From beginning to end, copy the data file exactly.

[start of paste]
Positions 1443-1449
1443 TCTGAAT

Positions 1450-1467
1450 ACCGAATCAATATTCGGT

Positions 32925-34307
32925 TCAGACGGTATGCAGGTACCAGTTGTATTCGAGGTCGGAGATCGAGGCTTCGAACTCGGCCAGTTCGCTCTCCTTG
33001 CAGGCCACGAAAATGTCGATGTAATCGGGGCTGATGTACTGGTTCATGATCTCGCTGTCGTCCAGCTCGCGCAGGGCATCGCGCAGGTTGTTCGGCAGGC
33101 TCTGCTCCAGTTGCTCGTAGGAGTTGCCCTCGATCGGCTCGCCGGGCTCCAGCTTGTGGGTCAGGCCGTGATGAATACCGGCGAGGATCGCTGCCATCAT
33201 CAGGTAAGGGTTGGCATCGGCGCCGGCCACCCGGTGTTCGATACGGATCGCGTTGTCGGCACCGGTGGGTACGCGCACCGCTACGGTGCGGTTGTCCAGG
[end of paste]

Positions 1443-1449
1443 TCTGAAT

Positions 1450-1467
1450 ACCGAATCAATATTCGGT

Positions 32925-34307
32925 TCAGACGGTATGCAGGTACCAGTTGTATTCGAGGTCGGAGATCGAGGCTTCGAACTCGGCCAGTTCGCTCTCCTTG
33001 CAGGCCACGAAAATGTCGATGTAATCGGGGCTGATGTACTGGTTCATGATCTCGCTGTCGTCCAGCTCGCGCAGGGCATCGCGCAGGTTGTTCGGCAGGC
33101 TCTGCTCCAGTTGCTCGTAGGAGTTGCCCTCGATCGGCTCGCCGGGCTCCAGCTTGTGGGTCAGGCCGTGATGAATACCGGCGAGGATCGCTGCCATCAT
33201 CAGGTAAGGGTTGGCATCGGCGCCGGCCACCCGGTGTTCGATACGGATCGCGTTGTCGGCACCGGTGGGTACGCGCACCGCTACGGTGCGGTTGTCCAGG